Understanding the role of action in fiction

"Yikes! Let me outta here."

Understanding the role of action in fiction will help you write a story that keeps your readers turning pages. Your book doesn’t need to be an adventure story or a thriller to use and need action. All books could use a dose of action. Without it, books just drag.

Here are some general guidelines for increasing the quality of the action in your writing…

1.Use dialogue when possible and when needed.  It is much more interesting to read what the characters are saying than being told what they said.  Use snappy and interesting dialogue and keep the tags short.  Some writers put movement and stage setting into their tags, such as.  “Hi,” Sally said as she moved to the other side of the room in her gray slacks. All I want to read is, “Hi,” Sally said.  … And then get on with the conversation.

2.Increase the stakes. Make your characters lives interesting and packed with things them must do to solve the problem of the plot or subplot.  If the stakes are low, who cares. Keep that book in their hand by giving them a problem with a little meat to it.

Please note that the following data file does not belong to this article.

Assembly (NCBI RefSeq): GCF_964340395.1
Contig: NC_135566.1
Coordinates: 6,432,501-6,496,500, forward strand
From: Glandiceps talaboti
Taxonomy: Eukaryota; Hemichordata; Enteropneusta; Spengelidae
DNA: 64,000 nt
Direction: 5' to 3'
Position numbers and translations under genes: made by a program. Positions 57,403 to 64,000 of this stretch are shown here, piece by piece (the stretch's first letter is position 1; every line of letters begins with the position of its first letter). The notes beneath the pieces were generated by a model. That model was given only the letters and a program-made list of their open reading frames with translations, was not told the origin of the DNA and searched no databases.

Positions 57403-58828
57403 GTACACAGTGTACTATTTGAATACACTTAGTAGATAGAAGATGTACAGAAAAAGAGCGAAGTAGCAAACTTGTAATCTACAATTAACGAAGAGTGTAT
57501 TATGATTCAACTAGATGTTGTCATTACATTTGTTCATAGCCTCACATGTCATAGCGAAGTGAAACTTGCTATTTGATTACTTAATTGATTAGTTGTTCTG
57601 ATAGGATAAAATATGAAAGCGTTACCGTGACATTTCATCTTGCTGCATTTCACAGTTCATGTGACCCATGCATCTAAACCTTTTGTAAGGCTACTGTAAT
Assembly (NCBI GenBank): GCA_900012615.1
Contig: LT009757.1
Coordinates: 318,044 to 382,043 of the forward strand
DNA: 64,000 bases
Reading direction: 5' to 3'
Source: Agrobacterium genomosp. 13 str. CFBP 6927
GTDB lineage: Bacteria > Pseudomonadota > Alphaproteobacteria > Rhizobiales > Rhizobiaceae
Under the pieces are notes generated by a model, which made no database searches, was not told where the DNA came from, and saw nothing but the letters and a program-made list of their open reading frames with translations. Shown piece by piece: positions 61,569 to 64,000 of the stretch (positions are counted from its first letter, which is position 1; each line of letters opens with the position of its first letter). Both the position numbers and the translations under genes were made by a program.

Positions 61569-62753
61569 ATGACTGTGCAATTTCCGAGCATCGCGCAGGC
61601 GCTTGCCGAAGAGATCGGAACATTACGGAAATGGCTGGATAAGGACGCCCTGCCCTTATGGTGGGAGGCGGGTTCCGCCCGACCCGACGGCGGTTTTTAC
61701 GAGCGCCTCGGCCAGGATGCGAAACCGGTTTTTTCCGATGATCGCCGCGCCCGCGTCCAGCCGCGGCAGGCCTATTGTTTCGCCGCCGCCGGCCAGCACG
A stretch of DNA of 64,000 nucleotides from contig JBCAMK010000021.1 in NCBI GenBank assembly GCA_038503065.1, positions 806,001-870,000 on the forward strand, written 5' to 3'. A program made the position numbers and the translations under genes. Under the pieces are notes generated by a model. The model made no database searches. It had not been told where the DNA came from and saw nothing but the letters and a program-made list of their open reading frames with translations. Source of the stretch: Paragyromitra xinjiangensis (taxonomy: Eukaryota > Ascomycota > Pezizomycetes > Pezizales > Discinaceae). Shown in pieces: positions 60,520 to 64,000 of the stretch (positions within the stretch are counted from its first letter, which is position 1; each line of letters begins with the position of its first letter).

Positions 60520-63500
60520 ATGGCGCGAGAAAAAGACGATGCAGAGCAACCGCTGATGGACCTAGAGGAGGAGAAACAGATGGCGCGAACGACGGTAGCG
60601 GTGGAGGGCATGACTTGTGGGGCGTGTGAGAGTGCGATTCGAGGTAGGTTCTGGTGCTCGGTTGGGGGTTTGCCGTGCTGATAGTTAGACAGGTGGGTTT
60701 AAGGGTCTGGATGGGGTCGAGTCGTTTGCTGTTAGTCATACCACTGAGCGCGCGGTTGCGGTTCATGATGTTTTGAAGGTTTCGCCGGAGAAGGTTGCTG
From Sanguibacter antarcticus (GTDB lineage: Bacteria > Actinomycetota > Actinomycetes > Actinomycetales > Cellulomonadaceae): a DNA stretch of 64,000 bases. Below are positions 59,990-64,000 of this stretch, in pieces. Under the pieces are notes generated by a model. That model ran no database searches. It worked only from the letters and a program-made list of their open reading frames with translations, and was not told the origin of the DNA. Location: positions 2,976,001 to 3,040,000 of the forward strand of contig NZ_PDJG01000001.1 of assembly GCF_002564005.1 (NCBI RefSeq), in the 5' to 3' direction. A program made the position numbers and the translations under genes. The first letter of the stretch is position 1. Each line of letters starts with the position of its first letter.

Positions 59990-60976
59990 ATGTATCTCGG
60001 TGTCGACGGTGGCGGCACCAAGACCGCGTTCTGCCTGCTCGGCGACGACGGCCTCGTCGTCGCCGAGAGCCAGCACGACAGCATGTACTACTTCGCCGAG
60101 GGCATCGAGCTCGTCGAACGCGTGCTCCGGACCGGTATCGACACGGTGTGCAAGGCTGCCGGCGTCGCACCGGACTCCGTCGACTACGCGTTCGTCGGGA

3. Weave a couple of interesting subplots into your story. Be sure the subplots have real must do items of their own. If you write boring subplots, they will only slow down the story.

4. Make time an important part of your story. If your character has infinite time to solve his/her problem, it won’t be nearly as interesting as a problem with a deadline.

5. Use demanding hooks at the end of a chapter or scene. If you resolve issues at the end of every chapter, your readers will not feel a sense of urgency to read on. Leave them hanging so they can’t wait to read the next chapter.

Let me know how you use action in your novels.

About loubelcher

I'm a freelance artist and writer. I enjoy anything whimsical and my art and writing generally concentrate on the lighter side of life.
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